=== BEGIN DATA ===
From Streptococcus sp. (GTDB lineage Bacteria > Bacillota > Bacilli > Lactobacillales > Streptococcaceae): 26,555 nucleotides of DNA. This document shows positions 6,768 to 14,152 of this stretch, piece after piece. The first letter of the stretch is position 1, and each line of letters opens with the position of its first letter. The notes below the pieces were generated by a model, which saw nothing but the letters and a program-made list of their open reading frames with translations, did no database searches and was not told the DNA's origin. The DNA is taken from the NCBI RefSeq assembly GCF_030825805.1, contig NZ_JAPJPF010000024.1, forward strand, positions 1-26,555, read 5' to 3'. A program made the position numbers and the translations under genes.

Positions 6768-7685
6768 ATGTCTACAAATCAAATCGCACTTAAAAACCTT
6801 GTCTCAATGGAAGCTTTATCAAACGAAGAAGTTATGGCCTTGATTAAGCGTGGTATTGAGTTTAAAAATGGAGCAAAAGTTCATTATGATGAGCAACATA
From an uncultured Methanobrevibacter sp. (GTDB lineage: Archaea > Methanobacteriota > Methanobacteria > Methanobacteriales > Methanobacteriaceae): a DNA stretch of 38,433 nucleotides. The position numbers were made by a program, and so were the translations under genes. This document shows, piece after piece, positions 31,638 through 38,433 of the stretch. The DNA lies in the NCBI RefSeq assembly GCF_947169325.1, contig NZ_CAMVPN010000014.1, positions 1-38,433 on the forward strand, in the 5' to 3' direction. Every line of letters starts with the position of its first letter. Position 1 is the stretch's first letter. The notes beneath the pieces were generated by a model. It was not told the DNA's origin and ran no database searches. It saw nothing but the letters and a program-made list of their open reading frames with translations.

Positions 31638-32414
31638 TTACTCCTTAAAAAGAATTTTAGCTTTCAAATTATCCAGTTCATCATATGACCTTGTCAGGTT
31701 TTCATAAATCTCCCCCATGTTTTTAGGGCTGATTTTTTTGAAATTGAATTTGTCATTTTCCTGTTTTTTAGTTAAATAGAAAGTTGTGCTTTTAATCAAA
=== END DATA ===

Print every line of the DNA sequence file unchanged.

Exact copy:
From Streptococcus sp. (GTDB lineage Bacteria > Bacillota > Bacilli > Lactobacillales > Streptococcaceae): 26,555 nucleotides of DNA. This document shows positions 6,768 to 14,152 of this stretch, piece after piece. The first letter of the stretch is position 1, and each line of letters opens with the position of its first letter. The notes below the pieces were generated by a model, which saw nothing but the letters and a program-made list of their open reading frames with translations, did no database searches and was not told the DNA's origin. The DNA is taken from the NCBI RefSeq assembly GCF_030825805.1, contig NZ_JAPJPF010000024.1, forward strand, positions 1-26,555, read 5' to 3'. A program made the position numbers and the translations under genes.

Positions 6768-7685
6768 ATGTCTACAAATCAAATCGCACTTAAAAACCTT
6801 GTCTCAATGGAAGCTTTATCAAACGAAGAAGTTATGGCCTTGATTAAGCGTGGTATTGAGTTTAAAAATGGAGCAAAAGTTCATTATGATGAGCAACATA
From an uncultured Methanobrevibacter sp. (GTDB lineage: Archaea > Methanobacteriota > Methanobacteria > Methanobacteriales > Methanobacteriaceae): a DNA stretch of 38,433 nucleotides. The position numbers were made by a program, and so were the translations under genes. This document shows, piece after piece, positions 31,638 through 38,433 of the stretch. The DNA lies in the NCBI RefSeq assembly GCF_947169325.1, contig NZ_CAMVPN010000014.1, positions 1-38,433 on the forward strand, in the 5' to 3' direction. Every line of letters starts with the position of its first letter. Position 1 is the stretch's first letter. The notes beneath the pieces were generated by a model. It was not told the DNA's origin and ran no database searches. It saw nothing but the letters and a program-made list of their open reading frames with translations.

Positions 31638-32414
31638 TTACTCCTTAAAAAGAATTTTAGCTTTCAAATTATCCAGTTCATCATATGACCTTGTCAGGTT
31701 TTCATAAATCTCCCCCATGTTTTTAGGGCTGATTTTTTTGAAATTGAATTTGTCATTTTCCTGTTTTTTAGTTAAATAGAAAGTTGTGCTTTTAATCAAA